About 21 million Americans suffer from the “stomach flu” every year. And they probably wouldn’t take kindly to the suggestion that there is no such thing.
It’s all a matter of terminology. Influenza, or the flu, is a lung and respiratory infection caused by one of three virus types (A, B or C). The illness can be, and usually is, severe, lasting 10 days to two weeks.
The nausea, vomiting and diarrhea that is generally called “stomach flu” is actually what doctors know as gastroenteriti — an irritation or inflammation of the stomach and digestive system. It can be caused by any number of organisms or “bugs”: 1) viruses such as norovirus or rotavirus, that can transmitted through close personal contact; 2) bacteria such as E. coli, shigella, campylobacter or salmonella, usually transmitted through contaminated food; or 3) parasites such as giardia or cryptosporidium, that can be obtained from contaminated water.
Although it’s no fun and may cause a fever of 99-101 as well as diarrhea and vomiting, a stomach illness usually passes on its own within a day or two, leaving only a bit of stomach queasiness for another few days.
DON’T SPREAD THE VIRUS: The majority of cases are viral. Rotavirus often affects young children; norovirus (or Norwalk-like virus) is common among older children and adults. Other common viruses include adenovirus, calicivirus and astrovirus.
Viral stomach bugs are contagious and can spread quickly through a family, day care center or college dormitory. Norovirus, for example, can be spread through direct personal contact (kissing or shaking hands), sharing food, drink or eating utensils, or even touching door knobs or shared computer keyboards.
To avoid spreading the bug, wash your hands thoroughly after going to the toilet or changing a baby’s diaper. Avoid preparing food when you are infected or sharing drinking glasses, utensils, towels or wash cloths.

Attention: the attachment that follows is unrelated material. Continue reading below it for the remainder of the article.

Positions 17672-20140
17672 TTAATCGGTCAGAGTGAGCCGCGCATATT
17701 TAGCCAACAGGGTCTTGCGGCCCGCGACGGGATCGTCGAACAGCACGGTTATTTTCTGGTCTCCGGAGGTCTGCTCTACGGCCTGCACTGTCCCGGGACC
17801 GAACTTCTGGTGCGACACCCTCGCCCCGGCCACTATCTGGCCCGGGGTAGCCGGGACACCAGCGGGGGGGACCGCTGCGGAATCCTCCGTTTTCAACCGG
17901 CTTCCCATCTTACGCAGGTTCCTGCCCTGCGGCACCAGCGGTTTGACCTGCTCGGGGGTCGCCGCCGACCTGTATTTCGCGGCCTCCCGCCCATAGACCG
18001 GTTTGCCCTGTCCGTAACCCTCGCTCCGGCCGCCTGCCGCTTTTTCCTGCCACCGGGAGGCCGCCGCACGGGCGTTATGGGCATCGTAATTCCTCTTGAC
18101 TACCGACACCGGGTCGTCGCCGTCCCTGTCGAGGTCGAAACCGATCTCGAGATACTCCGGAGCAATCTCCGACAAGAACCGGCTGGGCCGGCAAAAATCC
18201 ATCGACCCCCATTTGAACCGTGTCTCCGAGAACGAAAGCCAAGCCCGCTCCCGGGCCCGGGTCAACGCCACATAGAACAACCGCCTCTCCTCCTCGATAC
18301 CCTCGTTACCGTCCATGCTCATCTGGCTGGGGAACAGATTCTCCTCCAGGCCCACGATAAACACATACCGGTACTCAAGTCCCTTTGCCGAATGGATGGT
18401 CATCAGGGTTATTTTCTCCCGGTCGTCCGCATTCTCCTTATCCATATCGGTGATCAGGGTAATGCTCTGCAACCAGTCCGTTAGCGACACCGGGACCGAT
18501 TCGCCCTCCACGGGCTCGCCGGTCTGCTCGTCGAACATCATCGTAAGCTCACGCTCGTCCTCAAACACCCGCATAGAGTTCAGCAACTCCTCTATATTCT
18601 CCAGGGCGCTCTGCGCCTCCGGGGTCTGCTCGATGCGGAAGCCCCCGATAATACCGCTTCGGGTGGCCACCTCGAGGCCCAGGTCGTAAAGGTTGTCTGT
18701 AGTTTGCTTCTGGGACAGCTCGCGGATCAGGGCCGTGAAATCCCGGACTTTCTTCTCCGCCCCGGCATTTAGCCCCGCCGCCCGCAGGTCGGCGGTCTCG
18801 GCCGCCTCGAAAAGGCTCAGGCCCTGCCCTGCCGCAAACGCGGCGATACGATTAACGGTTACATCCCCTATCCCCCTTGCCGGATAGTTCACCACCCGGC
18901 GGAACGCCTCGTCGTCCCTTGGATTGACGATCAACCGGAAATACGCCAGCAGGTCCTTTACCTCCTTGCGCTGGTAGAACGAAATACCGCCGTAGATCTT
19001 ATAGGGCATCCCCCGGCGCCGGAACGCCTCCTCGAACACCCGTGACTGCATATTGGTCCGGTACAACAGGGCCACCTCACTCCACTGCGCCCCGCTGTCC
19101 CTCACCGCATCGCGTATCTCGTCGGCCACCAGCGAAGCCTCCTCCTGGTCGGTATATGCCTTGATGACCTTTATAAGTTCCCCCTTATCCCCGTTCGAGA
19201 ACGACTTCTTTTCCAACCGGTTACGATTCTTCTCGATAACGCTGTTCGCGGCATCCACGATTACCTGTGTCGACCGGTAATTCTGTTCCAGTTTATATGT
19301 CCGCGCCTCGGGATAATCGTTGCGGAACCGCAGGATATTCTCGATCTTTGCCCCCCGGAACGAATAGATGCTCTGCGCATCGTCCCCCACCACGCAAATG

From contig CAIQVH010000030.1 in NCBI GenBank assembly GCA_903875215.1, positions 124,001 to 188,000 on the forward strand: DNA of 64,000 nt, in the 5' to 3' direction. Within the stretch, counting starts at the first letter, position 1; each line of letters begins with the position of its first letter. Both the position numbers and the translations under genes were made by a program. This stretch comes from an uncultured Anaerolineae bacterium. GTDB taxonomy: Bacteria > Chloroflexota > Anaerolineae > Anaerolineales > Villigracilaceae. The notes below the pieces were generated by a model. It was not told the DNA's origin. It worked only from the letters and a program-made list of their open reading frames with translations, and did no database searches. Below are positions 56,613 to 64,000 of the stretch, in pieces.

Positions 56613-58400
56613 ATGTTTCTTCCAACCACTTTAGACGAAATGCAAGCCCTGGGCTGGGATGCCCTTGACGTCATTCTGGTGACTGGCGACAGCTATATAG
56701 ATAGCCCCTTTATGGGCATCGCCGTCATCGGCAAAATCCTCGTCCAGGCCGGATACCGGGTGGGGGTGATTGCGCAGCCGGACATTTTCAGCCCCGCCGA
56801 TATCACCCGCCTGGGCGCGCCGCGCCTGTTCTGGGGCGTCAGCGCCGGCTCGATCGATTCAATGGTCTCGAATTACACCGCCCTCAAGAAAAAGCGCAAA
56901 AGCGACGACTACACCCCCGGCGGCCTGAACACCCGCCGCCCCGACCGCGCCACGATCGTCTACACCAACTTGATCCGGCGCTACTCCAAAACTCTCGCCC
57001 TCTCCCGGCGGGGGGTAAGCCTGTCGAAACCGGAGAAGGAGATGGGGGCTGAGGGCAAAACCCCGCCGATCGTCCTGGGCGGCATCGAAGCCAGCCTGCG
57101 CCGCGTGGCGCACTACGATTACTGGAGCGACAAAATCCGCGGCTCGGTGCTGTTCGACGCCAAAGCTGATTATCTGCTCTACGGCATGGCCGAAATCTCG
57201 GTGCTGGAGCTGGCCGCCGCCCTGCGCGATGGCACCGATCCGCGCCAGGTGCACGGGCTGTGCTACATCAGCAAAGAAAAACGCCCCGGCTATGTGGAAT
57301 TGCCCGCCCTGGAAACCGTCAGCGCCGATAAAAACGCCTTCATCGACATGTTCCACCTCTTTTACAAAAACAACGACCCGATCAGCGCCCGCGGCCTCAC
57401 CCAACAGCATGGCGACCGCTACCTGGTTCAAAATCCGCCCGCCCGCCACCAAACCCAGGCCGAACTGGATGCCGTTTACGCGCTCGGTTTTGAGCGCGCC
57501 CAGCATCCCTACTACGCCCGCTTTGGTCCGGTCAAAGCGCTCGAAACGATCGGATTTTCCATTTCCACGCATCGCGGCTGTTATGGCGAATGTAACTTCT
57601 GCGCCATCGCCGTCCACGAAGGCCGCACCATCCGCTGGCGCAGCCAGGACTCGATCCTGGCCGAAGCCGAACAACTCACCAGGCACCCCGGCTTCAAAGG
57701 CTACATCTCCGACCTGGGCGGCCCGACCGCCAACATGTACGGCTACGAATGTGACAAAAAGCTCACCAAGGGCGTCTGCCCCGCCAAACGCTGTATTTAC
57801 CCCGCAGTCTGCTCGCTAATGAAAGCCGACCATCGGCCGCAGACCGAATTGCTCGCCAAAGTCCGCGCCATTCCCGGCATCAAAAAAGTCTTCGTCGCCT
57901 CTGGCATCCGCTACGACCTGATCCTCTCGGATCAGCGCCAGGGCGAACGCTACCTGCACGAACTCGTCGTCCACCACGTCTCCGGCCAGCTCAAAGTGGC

BACTERIAL INFECTIONS can also be spread through personal contact, but most commonly through food. When large groups are affected, it is usually because they ate the same contaminated food — at a picnic, school cafeteria or restaurant.
The contamination may have started much earlier, when the meat or poultry came into contact with bacteria from the intestines of the animal, or when water that was used to grow the produce was contaminated with animal or human waste.
It could also occur because of improper handling and preparation of the food in the processing plant, grocery store, restaurant or home. Again, careful hand washing is crucial, and you should take care in avoiding cross contamination with cutting boards or cooking utensils. Remember to keep anything that touches raw meat away from the cooked product. In other words, don’t put cooked hamburgers back on the plate you used to carry the uncooked ones.
Bacterial infections also can occur because of foods that have not been refrigerated or frozen at the right temperature, or have not been re-heated properly.
PARASITIC GASTROENTERITIS can be severe and long lasting. Both giardia and cryptosporidium come from feces, usually transmitted through swimming and other recreational water activities.
Cryptosporidium is usually acquired through water, and the organism is not easily killed with chlorine bleach. Even one gulp of contaminated water in a pool, lake or hot tub can be enough to cause illness.
Giardia can be acquired through personal contact and is often transmitted from child to child, or child to adult at day cares.
WHAT TO DO? Most cases of gastroenteritis will pass on their own, usually in a few days. The biggest danger is that the diarrhea and vomiting will lead to dehydration or electrolyte imbalances, so be sure to drink plenty of fluids.
There are medications that can stop diarrhea. If you have an important business meeting or are going on a long bus or plane trip, these medications are handy for stemming the tide. But it’s usually better to let the diarrhea run its course and give the body time to heal.
You will soon discover that the only way to stop the diarrhea and vomiting is to eat as little as possible and avoid spicy or difficult-to-digest foods. After the first day or two, it’s important to watch for signs of dehydration: feeling weak, dizzy or lightheaded; little or no urination; dry mouth and eyes. Dehydration is serious business — sometimes even fatal — so don’t delay seeking medical help.
In most cases, the stomach troubles pass on their own, leaving only a nasty memory.
Rupp is a certified information and referral specialist on aging for NODA Area Agency on Aging. Contact her at 237-2236.